the task

Why did you set yourself the task of pushing the rock up the slope I asked.

He turned to look at me and released his grasp. The stone slid on the grass, picked up speed and sped past.

He frowned and blinked fast and set off down the hill again.

You’re not the first to ask, he said, and you won’t be the last.

Piazza Mazzini

The benches in the new square are made of old marble. Children trace their fingers across eroded inscriptions and call out random letters and words. Cars double circle the square, prayers for a parking space unheard at this hour.

The yellow dog in the blackest shade of the trees lifts its head as if to question life, shakes its ears loose and lays down again, one rear paw twitching. It does not move when the rain starts; it knows its place is dry. Parents grasp children and run through the lines of cars, pressing their backs against the walls and windows of shops, sheltering below the mock-baroque balconies.

As street vendors circle the square with hastily procured umbrellas, the rain suddenly stops. Pavements steam and waiters wipe tables. The dog lifts its head again.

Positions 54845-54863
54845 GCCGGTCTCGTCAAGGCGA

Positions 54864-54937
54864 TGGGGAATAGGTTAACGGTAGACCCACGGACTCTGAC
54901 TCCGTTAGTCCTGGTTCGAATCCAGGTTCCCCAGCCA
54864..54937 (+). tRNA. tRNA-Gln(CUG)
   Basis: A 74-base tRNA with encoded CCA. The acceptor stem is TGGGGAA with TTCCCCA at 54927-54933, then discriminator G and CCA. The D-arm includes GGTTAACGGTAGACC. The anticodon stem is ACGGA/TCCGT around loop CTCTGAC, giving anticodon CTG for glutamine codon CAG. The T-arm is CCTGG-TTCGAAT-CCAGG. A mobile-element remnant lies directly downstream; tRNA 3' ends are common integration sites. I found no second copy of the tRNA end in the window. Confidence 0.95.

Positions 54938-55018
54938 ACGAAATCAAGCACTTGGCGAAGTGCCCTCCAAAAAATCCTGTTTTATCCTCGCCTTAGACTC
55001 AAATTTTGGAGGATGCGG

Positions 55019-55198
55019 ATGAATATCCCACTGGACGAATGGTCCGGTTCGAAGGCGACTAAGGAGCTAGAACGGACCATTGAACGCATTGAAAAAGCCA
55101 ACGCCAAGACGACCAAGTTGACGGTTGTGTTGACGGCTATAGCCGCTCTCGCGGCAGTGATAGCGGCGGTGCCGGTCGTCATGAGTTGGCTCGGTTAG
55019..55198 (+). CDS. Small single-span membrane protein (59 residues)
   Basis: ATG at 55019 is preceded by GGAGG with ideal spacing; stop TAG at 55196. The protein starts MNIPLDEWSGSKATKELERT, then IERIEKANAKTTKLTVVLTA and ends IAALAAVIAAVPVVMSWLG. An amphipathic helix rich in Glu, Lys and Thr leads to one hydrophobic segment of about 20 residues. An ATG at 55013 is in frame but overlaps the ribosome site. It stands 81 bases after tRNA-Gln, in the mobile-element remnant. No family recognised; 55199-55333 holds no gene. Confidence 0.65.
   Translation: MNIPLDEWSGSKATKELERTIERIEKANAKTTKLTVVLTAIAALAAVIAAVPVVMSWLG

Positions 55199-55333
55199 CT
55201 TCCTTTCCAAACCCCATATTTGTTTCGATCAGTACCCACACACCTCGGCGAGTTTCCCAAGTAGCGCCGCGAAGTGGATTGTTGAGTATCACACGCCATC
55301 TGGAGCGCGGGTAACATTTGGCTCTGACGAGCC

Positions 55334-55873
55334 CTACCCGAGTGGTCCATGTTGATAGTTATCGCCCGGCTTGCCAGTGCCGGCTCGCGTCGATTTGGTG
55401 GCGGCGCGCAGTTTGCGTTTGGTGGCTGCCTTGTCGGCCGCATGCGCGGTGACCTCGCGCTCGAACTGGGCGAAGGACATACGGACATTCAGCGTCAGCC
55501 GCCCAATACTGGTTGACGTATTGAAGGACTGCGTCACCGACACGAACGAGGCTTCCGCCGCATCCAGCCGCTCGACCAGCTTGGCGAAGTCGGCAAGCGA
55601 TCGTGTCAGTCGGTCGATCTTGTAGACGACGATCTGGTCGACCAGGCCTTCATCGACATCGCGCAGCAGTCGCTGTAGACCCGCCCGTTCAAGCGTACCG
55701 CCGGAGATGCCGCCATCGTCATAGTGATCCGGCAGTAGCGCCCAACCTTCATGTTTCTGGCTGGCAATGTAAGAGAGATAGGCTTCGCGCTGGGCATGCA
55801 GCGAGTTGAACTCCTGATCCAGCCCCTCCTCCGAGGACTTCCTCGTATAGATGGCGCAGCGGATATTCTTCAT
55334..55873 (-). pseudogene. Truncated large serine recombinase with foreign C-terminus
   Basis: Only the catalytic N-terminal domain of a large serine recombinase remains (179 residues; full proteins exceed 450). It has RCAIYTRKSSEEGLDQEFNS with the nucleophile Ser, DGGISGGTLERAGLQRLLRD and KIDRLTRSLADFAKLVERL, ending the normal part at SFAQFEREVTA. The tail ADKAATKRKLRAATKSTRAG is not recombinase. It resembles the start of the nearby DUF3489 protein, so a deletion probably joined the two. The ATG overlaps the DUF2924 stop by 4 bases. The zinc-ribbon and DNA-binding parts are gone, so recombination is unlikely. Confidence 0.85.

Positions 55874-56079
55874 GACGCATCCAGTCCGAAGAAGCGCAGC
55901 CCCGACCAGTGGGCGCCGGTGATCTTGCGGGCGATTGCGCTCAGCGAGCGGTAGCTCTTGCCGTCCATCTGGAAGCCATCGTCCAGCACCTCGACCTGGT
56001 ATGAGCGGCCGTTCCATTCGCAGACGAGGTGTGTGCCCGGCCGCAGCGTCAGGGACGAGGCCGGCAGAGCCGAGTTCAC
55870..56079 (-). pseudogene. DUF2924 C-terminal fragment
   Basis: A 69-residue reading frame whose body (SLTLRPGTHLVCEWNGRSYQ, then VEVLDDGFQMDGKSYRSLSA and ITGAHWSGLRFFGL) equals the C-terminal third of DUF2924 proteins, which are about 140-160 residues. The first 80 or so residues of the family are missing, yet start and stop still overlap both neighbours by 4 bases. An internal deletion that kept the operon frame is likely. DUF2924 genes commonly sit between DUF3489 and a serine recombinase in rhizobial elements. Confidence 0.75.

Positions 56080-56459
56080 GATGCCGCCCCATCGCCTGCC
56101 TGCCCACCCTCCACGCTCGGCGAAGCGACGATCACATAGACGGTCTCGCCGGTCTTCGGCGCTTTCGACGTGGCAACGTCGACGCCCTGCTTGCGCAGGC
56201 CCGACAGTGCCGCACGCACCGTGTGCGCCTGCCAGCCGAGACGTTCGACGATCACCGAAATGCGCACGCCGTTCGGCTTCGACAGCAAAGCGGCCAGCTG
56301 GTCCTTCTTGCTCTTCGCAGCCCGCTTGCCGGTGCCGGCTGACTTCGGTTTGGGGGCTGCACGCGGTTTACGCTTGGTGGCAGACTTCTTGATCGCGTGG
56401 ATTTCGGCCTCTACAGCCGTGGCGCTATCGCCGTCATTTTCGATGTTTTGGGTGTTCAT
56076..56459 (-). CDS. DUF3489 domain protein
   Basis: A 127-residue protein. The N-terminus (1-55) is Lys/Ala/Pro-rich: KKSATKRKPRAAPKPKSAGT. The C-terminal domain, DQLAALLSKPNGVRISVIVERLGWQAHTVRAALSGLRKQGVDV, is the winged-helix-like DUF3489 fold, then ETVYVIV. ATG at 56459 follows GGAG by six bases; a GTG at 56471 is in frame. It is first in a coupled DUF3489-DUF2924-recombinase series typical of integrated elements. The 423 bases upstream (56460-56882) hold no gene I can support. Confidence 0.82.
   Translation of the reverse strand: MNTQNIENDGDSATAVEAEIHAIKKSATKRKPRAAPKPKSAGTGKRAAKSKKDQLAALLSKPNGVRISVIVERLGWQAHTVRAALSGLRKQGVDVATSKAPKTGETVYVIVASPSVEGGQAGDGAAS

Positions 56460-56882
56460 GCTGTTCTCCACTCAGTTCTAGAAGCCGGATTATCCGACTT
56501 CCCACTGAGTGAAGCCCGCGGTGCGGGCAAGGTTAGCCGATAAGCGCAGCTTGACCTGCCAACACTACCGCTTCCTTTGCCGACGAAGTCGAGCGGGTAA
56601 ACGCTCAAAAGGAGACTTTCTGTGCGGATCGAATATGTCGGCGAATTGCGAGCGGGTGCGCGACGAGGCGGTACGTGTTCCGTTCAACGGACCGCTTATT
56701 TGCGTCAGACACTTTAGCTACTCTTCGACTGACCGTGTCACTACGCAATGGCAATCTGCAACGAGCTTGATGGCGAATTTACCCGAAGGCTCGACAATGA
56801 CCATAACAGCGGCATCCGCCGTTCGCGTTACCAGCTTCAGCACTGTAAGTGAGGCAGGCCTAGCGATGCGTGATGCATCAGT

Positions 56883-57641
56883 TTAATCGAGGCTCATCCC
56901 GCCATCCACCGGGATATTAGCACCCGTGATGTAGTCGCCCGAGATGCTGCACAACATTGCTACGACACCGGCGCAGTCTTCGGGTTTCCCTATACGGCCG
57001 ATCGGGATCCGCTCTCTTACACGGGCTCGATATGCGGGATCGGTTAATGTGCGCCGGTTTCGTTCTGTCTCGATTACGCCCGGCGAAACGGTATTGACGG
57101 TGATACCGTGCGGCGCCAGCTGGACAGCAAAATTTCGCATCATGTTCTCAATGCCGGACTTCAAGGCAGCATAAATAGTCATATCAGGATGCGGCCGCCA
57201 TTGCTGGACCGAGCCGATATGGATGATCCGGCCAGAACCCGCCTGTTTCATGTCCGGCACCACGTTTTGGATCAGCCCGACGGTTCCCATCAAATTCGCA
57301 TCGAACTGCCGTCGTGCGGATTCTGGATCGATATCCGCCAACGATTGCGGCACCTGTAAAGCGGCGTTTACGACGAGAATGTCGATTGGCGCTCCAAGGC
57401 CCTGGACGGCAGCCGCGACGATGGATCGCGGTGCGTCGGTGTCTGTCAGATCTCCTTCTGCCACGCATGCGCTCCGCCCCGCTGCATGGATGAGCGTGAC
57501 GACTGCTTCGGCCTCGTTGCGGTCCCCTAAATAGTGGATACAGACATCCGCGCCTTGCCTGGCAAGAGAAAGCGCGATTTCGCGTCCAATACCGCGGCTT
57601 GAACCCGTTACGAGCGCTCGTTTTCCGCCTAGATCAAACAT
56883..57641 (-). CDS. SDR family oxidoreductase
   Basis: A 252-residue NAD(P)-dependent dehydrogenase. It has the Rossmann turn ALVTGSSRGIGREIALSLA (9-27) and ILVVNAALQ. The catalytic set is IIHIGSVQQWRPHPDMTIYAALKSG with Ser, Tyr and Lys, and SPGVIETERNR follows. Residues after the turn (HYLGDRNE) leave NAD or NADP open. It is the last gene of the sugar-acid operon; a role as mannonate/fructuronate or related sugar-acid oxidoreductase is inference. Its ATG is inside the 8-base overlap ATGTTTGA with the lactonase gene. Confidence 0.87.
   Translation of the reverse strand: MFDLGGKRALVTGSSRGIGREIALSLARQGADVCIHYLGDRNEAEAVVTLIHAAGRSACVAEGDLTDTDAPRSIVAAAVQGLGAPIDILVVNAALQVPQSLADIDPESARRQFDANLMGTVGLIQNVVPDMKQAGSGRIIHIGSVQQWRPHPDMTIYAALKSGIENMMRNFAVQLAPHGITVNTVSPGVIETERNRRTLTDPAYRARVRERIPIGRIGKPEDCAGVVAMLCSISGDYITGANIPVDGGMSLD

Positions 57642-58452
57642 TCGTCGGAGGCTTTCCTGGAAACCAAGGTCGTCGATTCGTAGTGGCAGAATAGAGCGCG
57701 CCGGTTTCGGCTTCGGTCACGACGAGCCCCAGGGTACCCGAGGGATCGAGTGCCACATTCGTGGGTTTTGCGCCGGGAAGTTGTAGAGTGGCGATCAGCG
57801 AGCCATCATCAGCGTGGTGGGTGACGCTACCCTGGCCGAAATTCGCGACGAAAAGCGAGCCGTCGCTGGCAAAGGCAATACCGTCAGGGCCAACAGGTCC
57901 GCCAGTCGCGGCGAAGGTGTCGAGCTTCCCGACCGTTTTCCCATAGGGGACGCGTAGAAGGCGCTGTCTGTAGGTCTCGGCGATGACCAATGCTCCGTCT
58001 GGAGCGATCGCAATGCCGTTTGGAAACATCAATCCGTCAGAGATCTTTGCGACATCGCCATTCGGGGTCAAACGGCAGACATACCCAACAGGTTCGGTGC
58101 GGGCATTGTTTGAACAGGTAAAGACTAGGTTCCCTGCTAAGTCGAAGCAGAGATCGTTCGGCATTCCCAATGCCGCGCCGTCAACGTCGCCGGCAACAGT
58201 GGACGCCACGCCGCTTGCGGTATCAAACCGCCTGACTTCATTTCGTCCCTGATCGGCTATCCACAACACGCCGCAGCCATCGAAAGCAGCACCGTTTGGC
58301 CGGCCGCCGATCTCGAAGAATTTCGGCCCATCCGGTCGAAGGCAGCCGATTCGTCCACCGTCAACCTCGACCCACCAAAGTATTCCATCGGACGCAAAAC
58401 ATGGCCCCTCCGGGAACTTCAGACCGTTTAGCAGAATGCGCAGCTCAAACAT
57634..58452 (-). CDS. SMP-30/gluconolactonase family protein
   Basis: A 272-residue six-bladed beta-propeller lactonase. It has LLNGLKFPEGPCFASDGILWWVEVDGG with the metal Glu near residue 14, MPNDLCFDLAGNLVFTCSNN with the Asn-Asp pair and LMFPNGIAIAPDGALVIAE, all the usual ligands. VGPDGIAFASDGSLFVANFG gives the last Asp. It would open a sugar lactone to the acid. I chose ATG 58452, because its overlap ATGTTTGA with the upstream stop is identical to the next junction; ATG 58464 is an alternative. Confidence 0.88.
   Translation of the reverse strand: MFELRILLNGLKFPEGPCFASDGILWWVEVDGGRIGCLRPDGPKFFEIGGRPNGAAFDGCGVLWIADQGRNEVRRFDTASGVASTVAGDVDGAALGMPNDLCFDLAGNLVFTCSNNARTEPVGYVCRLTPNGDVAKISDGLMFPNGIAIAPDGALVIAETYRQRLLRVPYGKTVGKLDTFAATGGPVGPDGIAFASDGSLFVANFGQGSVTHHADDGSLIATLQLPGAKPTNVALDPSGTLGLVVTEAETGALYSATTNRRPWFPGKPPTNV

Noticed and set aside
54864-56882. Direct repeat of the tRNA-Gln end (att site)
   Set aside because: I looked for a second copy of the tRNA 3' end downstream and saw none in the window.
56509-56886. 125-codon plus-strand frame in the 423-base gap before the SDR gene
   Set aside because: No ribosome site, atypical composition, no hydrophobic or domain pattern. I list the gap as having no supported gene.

Lecce, 19 September 2021

Running early morning

  • The sun is up.
  • The runner is running.
  • The cat is clawing open the plastic rubbish bag on the pavement.
  • The runner claps and calls out.
  • The cat darts into the road.
  • The motorcyclist swerves to avoid the cat.
  • The runner jumps onto the pavement to avoid the motorcyclist.
  • The runner slips on the fishguts the cat had been rummaging through.
  • The runner sits with a thump in a puddle of fishguts.
  • The cat licks a paw and walks away.
  • The cat does not look back.


Silkie outgrew the pond.

Once again, under cover both of night and of the tarpaulin over the wheelbarrow, we bumped him down to the sloping sand.

Clouds opened the sky and a grey head appeared in the black mirror waves.

Silkie swam towards the moon, not looking back this time.